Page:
Users on the professional social media network who edit the demographic information on their profiles, such as their race, sex, gender identity, sexual orientation, and current or former military service, can let the platform use the information for “diversity in recruiting” tools, which “allow your demographic information to be used in LinkedIn recruiting features to help recruiters find a more diverse group of qualified candidates.”
The Daily Wire verified the existence of the features after screenshots posted by concerned LinkedIn users circulated on social media.
LinkedIn meanwhile updated a webpage one month ago explaining that the platform “may use your personal demographic information in recruiting features to surface qualified members that may diversify the group of candidates displayed to recruiters” who work for companies with “public commitments to diversity, equity, and inclusion.” Answers to the personal demographic questions are “never directly shared with recruiters or companies,” the webpage added, noting that users can “opt out of this use of your personal demographic information in your settings.”
Increasing the percentage of females or racial minorities in corporate workforces are goals often pursued by firms devoted to diversity, equity, and inclusion, also known as DEI, as well as the environmental, social, and corporate governance movement, commonly known as ESG. Both philosophies have rapidly grown in prominence among leading firms in recent years, even as skeptics contend that they mingle political and social causes with core business objectives in a manner that compromises or distracts from profitability.
Many companies in a variety of sectors, from media and communications to pharmaceuticals and biotechnology, publicly tout diversity programs as they seek to hire applicants based partly on their race and sex. The Wharton School at the University of Pennsylvania, which ranks among the world’s foremost postsecondary business programs, recently unveiled a new set of DEI concentrations for undergraduate and graduate students.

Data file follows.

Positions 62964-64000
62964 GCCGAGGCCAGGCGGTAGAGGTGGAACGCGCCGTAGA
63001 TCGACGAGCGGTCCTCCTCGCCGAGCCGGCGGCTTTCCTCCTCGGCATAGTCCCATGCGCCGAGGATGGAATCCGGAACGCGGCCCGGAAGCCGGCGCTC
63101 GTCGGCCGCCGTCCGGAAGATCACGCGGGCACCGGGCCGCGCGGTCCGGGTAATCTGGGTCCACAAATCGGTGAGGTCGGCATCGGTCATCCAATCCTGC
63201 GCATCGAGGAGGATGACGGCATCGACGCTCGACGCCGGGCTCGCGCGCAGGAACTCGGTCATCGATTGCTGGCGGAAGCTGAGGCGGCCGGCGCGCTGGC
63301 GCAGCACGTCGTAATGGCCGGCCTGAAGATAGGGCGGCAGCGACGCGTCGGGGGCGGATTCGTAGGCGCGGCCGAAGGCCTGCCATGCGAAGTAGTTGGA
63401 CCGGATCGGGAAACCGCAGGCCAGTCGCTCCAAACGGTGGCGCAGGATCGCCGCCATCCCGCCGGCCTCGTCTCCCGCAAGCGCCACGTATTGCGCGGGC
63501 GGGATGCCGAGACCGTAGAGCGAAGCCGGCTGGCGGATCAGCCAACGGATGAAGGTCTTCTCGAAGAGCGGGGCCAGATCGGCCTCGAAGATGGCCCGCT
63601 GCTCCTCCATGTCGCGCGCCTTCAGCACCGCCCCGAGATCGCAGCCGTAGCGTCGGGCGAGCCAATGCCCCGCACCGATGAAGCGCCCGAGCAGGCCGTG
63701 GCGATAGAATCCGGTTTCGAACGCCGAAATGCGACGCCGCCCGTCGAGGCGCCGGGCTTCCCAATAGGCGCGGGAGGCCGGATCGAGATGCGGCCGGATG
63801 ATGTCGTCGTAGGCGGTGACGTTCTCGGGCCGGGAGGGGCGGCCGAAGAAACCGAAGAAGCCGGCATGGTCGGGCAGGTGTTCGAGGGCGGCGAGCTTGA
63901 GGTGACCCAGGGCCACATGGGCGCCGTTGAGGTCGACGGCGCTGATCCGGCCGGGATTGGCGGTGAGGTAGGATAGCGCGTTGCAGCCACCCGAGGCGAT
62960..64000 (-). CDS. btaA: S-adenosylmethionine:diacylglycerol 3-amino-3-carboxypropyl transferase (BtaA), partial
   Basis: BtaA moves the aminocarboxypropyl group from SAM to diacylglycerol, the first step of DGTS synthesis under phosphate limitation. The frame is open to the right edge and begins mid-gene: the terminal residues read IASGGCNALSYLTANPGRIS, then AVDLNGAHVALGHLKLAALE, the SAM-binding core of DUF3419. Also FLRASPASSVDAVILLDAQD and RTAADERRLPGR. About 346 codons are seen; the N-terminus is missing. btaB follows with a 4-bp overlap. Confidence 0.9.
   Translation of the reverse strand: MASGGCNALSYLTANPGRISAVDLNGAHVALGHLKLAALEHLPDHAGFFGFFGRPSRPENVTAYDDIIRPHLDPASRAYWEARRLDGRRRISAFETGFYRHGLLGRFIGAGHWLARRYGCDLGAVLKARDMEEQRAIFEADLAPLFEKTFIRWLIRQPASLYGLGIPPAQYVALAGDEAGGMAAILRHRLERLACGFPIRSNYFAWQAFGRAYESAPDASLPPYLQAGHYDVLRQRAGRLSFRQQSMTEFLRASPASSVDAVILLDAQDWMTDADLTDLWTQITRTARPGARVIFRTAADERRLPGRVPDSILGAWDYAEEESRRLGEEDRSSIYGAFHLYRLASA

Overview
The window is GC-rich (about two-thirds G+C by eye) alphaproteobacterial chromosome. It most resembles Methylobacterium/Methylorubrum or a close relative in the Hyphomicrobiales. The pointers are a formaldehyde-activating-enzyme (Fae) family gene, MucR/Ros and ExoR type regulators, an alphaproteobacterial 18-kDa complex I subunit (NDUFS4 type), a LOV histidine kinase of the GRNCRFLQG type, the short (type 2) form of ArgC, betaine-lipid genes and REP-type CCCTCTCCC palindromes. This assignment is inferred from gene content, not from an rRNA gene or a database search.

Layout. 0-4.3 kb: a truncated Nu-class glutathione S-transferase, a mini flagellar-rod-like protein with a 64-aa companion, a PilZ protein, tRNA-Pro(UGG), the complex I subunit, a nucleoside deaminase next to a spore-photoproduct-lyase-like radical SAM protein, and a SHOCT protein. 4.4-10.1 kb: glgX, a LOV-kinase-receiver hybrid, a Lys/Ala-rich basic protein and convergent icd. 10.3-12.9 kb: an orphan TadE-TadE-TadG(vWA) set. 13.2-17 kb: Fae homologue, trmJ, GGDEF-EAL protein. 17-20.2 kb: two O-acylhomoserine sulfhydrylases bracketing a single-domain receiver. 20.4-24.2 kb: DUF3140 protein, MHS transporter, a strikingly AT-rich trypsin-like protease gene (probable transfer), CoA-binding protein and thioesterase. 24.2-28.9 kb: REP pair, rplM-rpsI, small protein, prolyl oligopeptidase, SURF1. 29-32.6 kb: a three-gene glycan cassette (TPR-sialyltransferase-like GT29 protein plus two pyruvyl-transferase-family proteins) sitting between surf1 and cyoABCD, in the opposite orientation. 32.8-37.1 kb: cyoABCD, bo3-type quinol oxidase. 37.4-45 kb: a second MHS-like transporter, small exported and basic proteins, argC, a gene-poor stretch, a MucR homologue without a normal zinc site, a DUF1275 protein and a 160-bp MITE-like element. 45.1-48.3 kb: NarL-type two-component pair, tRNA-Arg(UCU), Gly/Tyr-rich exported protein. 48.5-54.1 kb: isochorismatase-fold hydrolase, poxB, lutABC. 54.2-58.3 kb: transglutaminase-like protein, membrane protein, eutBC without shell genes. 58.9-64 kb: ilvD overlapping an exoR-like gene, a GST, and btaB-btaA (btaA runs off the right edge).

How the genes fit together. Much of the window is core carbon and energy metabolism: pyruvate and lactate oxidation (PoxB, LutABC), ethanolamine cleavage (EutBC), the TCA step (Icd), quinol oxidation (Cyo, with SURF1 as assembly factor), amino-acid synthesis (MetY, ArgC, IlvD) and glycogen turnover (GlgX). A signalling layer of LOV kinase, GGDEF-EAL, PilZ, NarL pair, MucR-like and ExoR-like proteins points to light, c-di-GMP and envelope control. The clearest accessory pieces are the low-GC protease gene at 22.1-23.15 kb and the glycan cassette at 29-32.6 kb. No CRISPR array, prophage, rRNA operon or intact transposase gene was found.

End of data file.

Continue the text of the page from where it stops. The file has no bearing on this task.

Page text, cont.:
LinkedIn, which software behemoth Microsoft purchased in 2016, also leverages user demographic information for removing “unfair bias from our products,” examining data such as salary ranges and career trends for “purposes such as assessing and improving pay equality,” and providing “aggregate insights to help employers and hiring managers in their efforts to identify more diverse candidates,” according to the webpage.
“Our vision is to create economic opportunity for every member of the global workforce, and we are working hard to ensure that all members have equal access to these opportunities,” the company added. “One way to make sure people have equal access is to understand the gender, race, ethnicity, and other important demographic information of our members and then to measure whether or not all are being afforded opportunities equitably on our platform.”
LinkedIn Talent Solutions said in an article last year that the platform created notifications when the male-to-female ratio in a given job search is unbalanced so that recruiters can “improve the gender balance” by amending skill, location, and company filters. Firms that recruit on the platform can also “highlight their values and organizational commitments” with dedicated sections of their company pages for diversity, environmental sustainability, and social impact.
LinkedIn faced backlash two years ago for a diversity training program that encouraged participants to “be less white.” The firm removed the course after employees from participating companies leaked slides from the training online.